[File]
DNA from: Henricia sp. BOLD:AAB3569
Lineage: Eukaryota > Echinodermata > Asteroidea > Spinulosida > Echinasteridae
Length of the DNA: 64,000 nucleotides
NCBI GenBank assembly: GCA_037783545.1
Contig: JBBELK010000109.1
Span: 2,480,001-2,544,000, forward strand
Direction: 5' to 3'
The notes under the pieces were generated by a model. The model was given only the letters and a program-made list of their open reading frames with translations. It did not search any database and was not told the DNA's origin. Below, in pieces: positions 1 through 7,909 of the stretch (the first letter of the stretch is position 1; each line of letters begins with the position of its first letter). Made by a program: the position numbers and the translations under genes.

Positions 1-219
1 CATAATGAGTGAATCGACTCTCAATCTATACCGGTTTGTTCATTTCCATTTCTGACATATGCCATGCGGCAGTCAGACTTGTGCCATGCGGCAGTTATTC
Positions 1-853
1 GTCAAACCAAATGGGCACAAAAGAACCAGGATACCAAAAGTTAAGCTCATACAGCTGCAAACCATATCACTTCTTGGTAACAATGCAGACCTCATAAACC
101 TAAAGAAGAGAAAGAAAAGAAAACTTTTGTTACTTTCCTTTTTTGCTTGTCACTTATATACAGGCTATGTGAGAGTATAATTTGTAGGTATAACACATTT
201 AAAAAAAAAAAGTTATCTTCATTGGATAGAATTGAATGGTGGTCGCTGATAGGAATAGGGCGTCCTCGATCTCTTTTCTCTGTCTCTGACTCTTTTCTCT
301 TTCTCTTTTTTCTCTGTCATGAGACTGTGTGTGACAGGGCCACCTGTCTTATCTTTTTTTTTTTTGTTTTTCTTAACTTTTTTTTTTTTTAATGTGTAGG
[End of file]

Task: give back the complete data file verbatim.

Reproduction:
DNA from: Henricia sp. BOLD:AAB3569
Lineage: Eukaryota > Echinodermata > Asteroidea > Spinulosida > Echinasteridae
Length of the DNA: 64,000 nucleotides
NCBI GenBank assembly: GCA_037783545.1
Contig: JBBELK010000109.1
Span: 2,480,001-2,544,000, forward strand
Direction: 5' to 3'
The notes under the pieces were generated by a model. The model was given only the letters and a program-made list of their open reading frames with translations. It did not search any database and was not told the DNA's origin. Below, in pieces: positions 1 through 7,909 of the stretch (the first letter of the stretch is position 1; each line of letters begins with the position of its first letter). Made by a program: the position numbers and the translations under genes.

Positions 1-219
1 CATAATGAGTGAATCGACTCTCAATCTATACCGGTTTGTTCATTTCCATTTCTGACATATGCCATGCGGCAGTCAGACTTGTGCCATGCGGCAGTTATTC
Positions 1-853
1 GTCAAACCAAATGGGCACAAAAGAACCAGGATACCAAAAGTTAAGCTCATACAGCTGCAAACCATATCACTTCTTGGTAACAATGCAGACCTCATAAACC
101 TAAAGAAGAGAAAGAAAAGAAAACTTTTGTTACTTTCCTTTTTTGCTTGTCACTTATATACAGGCTATGTGAGAGTATAATTTGTAGGTATAACACATTT
201 AAAAAAAAAAAGTTATCTTCATTGGATAGAATTGAATGGTGGTCGCTGATAGGAATAGGGCGTCCTCGATCTCTTTTCTCTGTCTCTGACTCTTTTCTCT
301 TTCTCTTTTTTCTCTGTCATGAGACTGTGTGTGACAGGGCCACCTGTCTTATCTTTTTTTTTTTTGTTTTTCTTAACTTTTTTTTTTTTTAATGTGTAGG